blues
  • blues
What is your favourite book in math or science?
Biology
chestercat
  • chestercat
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blues
  • blues
Mine is "Receptors" by Douglas Lauffenburger and Jennifer Linderman. I got it when I was fifteen. Read it cover to cover, had to look up every other word, understood one paragraph in twenty anyway - and it completely sold me on biology.
anonymous
  • anonymous
I didnt read other books others than my textbooks ...any recommandation for me :D?
anonymous
  • anonymous
godel escher bach guyton medical phsysiology natural obsessions - a book about post docs in bon weinberg's lab

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anonymous
  • anonymous
Biochemistry Lippincott's Illustrated
anonymous
  • anonymous
my favorite books as student were Lehningers Principles of biochemistry and Ruppert¨Zoology of the invertebrates. i did not have a favorite math book but the best i had was Saxon algebra.
anonymous
  • anonymous
how come you ask this question?
blues
  • blues
Personal interest mostly. Last week four people complained about "Biology" by Campbell Reece (justly, in my opinion) and, on a positive note, one person asked for recommendations of textbooks in biophysics. It started me thinking about what the other people on here have on their bookshelves and what of those many books they really treasure. Thanks to all who have already replied and please, keep them coming!
anonymous
  • anonymous
i treasure all of my books, as student i never studied with internet and such,so i could tell you more titles. for study of the Mediterranean the best book i encountered is of a german biologist, H. Hofrichtner for instance. but the Campbell i personally like for the purposes that i need them, that is for high school.
blues
  • blues
Cool. The people who are not liking Campbell Reece are all college students. You might enjoy "The Log from the Sea of Cortez" by John Steinbeck. Have you read it?
anonymous
  • anonymous
no but it sound good. thanks a lot!
anonymous
  • anonymous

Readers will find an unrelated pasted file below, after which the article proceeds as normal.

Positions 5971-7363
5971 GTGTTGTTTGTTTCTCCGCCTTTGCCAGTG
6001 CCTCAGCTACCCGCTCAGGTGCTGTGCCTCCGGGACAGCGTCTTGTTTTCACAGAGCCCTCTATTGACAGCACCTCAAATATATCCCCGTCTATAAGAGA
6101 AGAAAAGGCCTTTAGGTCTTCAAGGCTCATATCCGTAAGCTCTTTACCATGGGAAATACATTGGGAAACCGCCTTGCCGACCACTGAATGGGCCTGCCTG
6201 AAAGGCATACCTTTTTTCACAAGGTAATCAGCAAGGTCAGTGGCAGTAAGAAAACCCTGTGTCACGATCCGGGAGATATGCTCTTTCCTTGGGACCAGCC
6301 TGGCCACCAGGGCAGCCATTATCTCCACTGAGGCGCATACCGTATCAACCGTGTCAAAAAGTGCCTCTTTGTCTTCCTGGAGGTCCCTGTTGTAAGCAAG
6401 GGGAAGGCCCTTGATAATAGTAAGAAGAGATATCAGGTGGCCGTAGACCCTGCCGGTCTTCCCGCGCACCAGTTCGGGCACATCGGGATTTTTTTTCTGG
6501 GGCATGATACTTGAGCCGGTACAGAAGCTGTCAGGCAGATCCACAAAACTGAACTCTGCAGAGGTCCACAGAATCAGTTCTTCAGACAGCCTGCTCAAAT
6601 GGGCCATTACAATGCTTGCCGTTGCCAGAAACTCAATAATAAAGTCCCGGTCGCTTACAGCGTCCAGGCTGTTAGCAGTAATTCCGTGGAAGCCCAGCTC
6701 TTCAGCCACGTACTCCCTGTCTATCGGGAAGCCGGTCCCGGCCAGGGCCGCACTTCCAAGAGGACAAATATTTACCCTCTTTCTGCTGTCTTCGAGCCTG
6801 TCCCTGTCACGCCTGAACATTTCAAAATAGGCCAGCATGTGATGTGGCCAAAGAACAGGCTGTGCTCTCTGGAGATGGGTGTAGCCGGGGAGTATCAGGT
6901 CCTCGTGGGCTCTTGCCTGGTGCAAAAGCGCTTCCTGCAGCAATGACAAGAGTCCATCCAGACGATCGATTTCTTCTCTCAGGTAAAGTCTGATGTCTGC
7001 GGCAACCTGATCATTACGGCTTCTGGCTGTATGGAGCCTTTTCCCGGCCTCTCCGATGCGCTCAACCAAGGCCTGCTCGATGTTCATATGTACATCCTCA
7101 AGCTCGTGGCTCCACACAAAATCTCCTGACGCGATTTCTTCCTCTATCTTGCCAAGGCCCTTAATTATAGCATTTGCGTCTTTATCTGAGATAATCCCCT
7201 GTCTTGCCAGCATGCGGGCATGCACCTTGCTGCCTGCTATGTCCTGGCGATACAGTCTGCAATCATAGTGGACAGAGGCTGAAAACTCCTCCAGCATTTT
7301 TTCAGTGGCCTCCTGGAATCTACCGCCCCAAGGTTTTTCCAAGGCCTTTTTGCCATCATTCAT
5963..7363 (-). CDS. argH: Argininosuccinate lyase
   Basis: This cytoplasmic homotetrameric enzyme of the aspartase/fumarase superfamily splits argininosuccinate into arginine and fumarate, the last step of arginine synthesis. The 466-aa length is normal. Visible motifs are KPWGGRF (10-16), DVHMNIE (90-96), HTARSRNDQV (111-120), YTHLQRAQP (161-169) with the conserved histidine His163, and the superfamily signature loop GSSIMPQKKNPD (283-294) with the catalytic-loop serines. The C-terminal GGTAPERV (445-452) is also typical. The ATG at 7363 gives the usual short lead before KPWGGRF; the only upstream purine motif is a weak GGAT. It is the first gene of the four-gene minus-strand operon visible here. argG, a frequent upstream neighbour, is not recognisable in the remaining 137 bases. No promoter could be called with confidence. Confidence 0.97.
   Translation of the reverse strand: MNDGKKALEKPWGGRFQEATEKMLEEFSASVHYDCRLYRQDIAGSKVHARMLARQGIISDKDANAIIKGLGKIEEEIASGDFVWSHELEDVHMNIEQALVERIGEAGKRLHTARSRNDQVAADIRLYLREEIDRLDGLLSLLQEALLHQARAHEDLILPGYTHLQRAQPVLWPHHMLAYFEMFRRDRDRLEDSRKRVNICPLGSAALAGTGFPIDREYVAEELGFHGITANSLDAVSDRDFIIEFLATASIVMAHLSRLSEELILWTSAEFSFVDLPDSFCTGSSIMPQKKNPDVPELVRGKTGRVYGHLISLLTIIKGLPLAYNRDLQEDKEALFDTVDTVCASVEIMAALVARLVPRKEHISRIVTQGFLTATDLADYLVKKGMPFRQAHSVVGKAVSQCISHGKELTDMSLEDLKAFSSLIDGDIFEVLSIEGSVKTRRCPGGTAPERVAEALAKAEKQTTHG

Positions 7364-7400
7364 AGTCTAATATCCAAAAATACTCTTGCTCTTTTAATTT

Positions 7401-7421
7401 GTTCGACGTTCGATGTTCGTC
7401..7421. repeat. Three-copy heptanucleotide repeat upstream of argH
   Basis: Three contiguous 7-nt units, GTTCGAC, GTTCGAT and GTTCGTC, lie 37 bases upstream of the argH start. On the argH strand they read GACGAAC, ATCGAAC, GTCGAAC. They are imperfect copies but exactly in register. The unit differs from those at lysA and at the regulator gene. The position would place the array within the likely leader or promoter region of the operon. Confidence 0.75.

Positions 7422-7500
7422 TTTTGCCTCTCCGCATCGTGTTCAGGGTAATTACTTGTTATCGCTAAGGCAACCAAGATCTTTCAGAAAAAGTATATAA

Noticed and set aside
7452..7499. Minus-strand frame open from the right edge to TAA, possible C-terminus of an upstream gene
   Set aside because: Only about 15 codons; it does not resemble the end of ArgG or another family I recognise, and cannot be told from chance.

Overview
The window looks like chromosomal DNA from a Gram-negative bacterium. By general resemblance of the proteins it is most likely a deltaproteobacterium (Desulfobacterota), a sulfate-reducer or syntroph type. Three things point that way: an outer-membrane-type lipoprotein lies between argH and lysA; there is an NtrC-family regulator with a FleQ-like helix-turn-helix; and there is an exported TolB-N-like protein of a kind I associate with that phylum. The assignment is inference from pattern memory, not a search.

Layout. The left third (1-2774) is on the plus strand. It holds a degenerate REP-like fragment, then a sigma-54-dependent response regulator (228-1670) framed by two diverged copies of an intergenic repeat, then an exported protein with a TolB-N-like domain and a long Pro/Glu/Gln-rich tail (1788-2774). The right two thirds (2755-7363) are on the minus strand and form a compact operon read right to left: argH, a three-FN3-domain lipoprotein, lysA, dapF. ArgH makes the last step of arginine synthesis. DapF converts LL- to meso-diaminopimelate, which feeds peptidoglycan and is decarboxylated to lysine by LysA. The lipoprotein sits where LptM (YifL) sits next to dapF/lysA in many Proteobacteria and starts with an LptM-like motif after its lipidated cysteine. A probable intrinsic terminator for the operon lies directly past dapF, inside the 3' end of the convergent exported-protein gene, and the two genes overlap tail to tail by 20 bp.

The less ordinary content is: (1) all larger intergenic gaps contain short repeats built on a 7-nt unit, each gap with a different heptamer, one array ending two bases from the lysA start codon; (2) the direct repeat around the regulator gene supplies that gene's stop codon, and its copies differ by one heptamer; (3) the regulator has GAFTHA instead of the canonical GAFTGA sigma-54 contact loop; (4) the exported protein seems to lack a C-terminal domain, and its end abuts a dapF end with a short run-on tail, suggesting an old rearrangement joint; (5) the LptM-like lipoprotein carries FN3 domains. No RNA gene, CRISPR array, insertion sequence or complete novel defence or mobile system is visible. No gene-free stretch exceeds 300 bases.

"The Hot Zone" by Richard Preston. Although it's non-fiction, the author has been accused of making everything sound far more frightening than it actually was. This, of course, makes it great fun to read, and there's some real science in there too. If you like bio-thrillers, I'd strongly recommend it. I remember liking Carl Sagan's work when I was a teenager too. "Pale Blue Dot" sticks in my mind as a good book. Textbook-wise, can't beat the Strasburger for basic botany or the Rothmaler for German plant identification.
anonymous
  • anonymous
Wait, one more: "Kunstformen der Natur" by Ernst Haeckel. Check out the Wikipedia article: http://en.wikipedia.org/wiki/Kunstformen_der_Natur ("Kunstformen der Natur" is a collection of fantastic biological illustrations, so you don't need any German to enjoy it. And copyright ran out years ago: the whole thing is online.)
anonymous
  • anonymous
God I HATE the Lehninger Biochemistry book, that is the most horribly written thing I have ever had to purchase in my life. I actually feel dumber each time I have the misfortune of being assigned to read something out of it, because it seems as if people whose native language isn't english wrote it. I can't retain a single thing from that book. My favorite book is Purves Neuroscience, because, hey, Neuroscience is awesome. That or Silverthorn's Human Physiology book.
anonymous
  • anonymous
too bad you dont like it, but since in likes or dislikes there is nothing written, you are entitled to your opinion. but i liked it and keep good memories of it.
Frostbite
  • Frostbite
φυσική (Physics) by Aristotle - can seriously make me laugh out loud. Else Biochemistry: The Molecular Basis of Life by James McKnee partially gave me inspiration to study biochemistry.
Rogue
  • Rogue
The only actual math or science 'book' I've read was A Brief History of Time, by Stephen Hawking. Ironically, although it's a science book, I had to read it for English class and write a thematic paper on it (God, that was hard). The book explores various topics relating to cosmology, theology, and metaphysics. It gives the reader a basic understanding of the theory of relativity, black/white holes, light, absolute time, the big bang, uncertainty, scientific progress, God, etc. Its not really a textbook as it is meant for a general audience, so that ‘ordinary people’ could learn about our vast, intriguing universe. Hawking remains unbiased and gives both sides of the story when speaking about controversial topics. It was definitely an amazing read. I learned an overwhelming amount about our universe from a small 200 page book. He explains complex concepts with simple everyday examples and analogies. I recommend it to everyone :)
anonymous
  • anonymous
another book that can give one something to think about is Darwins Black box. very interesting about something not popular here in Spain, that is the theory of Intelligent Design.

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